Peter Nestler y Zsóka Nestler
Sweden, 1972, 24 min, 16 mm transfer DCP, B&W, German
Sweden, 1985, 6 min, 16 mm transfer DCP, colour, German
Germany, 1991, 90 min, 16 mm transfer DCP, colour, German
Fos-sur-Mer is set against the backdrop of the industrialisation of the commercial port of Fos-sur-Mer, northwest of Marseille. He gives a damning account of the port's development into an industrial park since the late 1960s and the destruction the area has suffered. It highlights the poor working conditions of some 7,000 migrant workers who work and live on this industrial site, many of them from the Maghreb.
A plea against the destruction of the photo archives of Swedish national television, Das Warten tells the story of a tragic mining accident that occurred in Northern Silesia in the 1930s, in which dozens of miners lost their lives. The film saves from oblivion one of the "many disasters in these years of rationalisation" and highlights the violence caused by extractivism and the exploitation of natural resources.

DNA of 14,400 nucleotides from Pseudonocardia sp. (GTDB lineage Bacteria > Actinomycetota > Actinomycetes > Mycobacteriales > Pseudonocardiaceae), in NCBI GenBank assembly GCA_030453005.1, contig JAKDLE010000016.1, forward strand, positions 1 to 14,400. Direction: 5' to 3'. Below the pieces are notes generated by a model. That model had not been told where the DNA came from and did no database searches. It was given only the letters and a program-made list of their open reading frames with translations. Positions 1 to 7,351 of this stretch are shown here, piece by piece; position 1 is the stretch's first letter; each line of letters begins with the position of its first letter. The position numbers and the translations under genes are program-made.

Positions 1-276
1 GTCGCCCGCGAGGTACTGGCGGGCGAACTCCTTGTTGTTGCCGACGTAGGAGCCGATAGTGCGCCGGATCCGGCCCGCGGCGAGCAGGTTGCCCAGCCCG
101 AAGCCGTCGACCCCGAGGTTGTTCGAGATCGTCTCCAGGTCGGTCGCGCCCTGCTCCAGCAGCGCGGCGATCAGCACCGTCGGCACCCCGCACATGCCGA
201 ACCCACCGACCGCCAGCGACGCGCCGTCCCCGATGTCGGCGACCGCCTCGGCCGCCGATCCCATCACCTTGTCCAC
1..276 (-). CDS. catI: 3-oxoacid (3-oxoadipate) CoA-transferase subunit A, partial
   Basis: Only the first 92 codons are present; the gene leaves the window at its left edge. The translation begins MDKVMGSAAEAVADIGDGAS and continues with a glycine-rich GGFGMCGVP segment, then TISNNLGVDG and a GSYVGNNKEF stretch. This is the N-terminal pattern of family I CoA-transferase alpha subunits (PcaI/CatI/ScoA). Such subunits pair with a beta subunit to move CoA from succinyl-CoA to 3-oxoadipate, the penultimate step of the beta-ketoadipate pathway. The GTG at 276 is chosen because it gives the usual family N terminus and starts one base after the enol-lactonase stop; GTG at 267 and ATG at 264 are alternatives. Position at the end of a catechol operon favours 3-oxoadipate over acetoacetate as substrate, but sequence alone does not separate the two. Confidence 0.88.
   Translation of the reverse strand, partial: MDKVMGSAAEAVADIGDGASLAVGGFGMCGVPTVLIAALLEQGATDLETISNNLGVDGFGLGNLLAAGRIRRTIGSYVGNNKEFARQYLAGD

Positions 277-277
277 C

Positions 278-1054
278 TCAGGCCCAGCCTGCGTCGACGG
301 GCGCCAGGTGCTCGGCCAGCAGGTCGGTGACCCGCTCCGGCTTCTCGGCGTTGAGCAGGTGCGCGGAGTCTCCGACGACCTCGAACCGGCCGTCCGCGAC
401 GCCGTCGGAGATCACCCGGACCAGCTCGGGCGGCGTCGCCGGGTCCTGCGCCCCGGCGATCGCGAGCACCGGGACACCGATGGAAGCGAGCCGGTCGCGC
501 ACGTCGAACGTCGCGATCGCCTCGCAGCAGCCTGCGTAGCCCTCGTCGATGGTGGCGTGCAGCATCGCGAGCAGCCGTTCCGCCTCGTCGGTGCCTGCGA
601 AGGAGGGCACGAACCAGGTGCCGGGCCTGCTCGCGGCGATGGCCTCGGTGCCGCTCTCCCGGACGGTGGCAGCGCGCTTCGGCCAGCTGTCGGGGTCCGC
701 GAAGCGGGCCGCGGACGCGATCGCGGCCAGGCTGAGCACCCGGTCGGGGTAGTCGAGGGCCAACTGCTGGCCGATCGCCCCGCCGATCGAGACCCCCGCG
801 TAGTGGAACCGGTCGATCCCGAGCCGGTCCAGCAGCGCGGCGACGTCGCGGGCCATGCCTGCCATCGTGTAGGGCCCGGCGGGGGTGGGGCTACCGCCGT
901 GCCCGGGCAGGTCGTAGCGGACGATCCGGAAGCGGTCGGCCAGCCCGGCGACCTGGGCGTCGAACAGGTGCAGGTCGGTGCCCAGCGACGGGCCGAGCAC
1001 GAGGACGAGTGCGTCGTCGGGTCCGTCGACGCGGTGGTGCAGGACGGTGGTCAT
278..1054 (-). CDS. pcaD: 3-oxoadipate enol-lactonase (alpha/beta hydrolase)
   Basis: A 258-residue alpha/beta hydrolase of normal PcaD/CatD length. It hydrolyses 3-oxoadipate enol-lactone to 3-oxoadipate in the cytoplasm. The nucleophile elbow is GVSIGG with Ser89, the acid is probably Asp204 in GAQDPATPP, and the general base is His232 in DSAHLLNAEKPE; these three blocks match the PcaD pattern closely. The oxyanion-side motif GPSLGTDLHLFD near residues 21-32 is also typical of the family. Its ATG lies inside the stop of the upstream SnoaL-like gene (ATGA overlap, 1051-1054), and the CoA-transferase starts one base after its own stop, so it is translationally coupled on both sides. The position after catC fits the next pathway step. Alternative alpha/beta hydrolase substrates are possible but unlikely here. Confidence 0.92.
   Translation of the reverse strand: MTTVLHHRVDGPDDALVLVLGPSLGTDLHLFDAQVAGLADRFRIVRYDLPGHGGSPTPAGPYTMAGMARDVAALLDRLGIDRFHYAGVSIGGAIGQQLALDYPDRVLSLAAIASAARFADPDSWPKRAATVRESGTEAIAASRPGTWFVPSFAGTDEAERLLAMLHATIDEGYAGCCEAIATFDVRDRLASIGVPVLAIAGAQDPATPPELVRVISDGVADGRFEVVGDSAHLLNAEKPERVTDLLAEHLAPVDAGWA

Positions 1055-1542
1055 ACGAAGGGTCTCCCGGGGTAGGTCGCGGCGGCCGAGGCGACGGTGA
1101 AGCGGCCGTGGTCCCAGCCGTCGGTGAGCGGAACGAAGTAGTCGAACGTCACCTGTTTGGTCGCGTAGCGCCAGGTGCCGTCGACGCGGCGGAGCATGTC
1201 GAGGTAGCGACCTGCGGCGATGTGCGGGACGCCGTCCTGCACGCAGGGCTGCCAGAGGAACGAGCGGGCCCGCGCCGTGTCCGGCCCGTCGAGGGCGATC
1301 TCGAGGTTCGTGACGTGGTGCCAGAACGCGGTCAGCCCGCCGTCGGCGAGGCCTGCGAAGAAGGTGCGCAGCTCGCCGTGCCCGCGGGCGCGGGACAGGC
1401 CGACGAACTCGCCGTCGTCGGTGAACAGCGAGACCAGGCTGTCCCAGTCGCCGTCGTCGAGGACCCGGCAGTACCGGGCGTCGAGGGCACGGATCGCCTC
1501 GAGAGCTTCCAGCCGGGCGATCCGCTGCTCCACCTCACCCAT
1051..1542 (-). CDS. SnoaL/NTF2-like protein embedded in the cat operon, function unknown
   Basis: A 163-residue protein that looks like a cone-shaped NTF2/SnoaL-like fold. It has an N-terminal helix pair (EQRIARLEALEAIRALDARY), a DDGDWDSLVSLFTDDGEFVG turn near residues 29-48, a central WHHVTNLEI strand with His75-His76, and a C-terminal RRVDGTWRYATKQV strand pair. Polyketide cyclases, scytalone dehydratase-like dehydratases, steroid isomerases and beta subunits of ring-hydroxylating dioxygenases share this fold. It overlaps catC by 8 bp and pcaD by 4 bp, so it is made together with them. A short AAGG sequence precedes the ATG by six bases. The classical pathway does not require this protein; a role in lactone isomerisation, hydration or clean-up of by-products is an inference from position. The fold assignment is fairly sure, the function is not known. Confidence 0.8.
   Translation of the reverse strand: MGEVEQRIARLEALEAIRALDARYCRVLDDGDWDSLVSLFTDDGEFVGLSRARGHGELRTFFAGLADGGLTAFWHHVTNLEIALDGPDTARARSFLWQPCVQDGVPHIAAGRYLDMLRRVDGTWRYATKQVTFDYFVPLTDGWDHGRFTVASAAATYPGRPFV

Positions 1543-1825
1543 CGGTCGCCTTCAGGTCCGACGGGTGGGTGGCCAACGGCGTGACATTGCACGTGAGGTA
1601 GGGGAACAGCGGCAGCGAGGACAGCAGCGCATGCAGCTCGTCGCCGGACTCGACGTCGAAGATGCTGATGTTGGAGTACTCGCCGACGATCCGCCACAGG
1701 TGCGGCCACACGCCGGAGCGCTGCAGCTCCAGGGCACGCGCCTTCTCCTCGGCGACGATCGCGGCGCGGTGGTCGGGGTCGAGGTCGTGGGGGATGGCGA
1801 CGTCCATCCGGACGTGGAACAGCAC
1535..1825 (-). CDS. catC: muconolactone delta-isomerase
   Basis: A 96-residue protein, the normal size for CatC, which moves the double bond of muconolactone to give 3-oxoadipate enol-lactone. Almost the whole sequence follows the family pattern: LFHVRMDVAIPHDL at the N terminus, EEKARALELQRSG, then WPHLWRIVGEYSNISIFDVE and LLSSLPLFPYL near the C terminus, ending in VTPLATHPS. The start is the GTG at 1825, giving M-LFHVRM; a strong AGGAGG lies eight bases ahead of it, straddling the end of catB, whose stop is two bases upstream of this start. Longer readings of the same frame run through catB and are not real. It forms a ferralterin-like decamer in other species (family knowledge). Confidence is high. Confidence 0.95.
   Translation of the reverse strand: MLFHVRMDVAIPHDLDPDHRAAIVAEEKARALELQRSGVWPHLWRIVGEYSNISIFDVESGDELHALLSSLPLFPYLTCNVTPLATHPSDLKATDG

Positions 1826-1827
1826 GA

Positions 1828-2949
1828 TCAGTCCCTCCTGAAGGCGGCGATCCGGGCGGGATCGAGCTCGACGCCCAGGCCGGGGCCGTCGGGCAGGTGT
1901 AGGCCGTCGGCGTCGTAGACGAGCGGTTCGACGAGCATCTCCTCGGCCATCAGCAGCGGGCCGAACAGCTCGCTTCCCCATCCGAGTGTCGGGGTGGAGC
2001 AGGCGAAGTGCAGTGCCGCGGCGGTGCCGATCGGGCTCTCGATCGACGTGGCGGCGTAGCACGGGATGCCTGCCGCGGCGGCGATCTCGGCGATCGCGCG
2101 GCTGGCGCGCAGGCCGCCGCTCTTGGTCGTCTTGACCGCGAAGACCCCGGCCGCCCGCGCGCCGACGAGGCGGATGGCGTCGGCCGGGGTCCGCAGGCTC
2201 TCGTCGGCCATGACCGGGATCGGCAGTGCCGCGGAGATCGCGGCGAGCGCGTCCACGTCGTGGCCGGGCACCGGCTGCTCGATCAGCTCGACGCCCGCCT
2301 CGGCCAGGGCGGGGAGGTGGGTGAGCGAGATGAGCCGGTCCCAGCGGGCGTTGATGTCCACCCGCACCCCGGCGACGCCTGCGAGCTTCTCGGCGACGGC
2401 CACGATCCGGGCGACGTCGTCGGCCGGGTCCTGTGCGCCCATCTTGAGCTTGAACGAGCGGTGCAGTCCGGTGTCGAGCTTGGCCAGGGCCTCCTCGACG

Die Nordkalotte is one of Nestler’s most remarkable films. It was shot between Sweden, Finland, Norway and the USSR and documents the devastating impact of industrialization on the landscape and lives and culture of the region’s indigenous peoples. It is a tribute to the Sami people and their resistance, who in their own words talk about the destruction of their livelihood, of nature and the importance of preserving their customs and language. Nestler dedicated this film to his friends, the filmmakers Jean-Marie Straub and Danièle Huillet.